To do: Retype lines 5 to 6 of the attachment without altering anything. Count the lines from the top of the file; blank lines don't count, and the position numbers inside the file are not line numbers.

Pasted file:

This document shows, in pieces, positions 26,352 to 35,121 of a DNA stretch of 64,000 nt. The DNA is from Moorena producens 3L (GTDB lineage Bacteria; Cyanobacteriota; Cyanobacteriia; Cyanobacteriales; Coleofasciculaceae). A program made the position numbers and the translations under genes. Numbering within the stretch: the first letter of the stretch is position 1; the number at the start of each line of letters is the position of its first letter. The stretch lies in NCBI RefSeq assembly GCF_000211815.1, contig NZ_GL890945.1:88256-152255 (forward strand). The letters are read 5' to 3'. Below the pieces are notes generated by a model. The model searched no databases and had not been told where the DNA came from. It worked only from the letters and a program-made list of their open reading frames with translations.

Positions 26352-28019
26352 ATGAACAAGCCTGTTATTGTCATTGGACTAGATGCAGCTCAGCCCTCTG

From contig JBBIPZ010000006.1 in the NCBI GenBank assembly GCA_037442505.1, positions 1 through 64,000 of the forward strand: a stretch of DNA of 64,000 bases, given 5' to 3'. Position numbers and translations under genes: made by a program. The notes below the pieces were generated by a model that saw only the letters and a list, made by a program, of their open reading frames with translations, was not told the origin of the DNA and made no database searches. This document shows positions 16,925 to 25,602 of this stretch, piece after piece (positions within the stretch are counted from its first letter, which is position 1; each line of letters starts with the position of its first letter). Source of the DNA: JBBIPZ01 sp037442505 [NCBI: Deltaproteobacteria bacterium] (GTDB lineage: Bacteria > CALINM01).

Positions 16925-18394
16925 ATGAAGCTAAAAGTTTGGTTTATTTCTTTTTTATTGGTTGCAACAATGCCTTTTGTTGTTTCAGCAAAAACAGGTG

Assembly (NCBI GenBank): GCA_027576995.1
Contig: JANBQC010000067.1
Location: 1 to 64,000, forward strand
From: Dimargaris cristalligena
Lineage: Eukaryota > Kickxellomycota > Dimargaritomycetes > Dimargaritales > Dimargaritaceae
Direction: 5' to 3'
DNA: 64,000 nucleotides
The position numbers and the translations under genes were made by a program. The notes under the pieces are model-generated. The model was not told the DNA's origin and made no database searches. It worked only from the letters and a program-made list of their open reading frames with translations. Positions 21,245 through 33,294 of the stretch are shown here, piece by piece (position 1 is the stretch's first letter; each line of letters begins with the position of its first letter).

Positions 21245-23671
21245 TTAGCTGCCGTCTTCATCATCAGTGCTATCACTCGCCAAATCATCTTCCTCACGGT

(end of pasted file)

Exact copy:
Positions 16925-18394
16925 ATGAAGCTAAAAGTTTGGTTTATTTCTTTTTTATTGGTTGCAACAATGCCTTTTGTTGTTTCAGCAAAAACAGGTG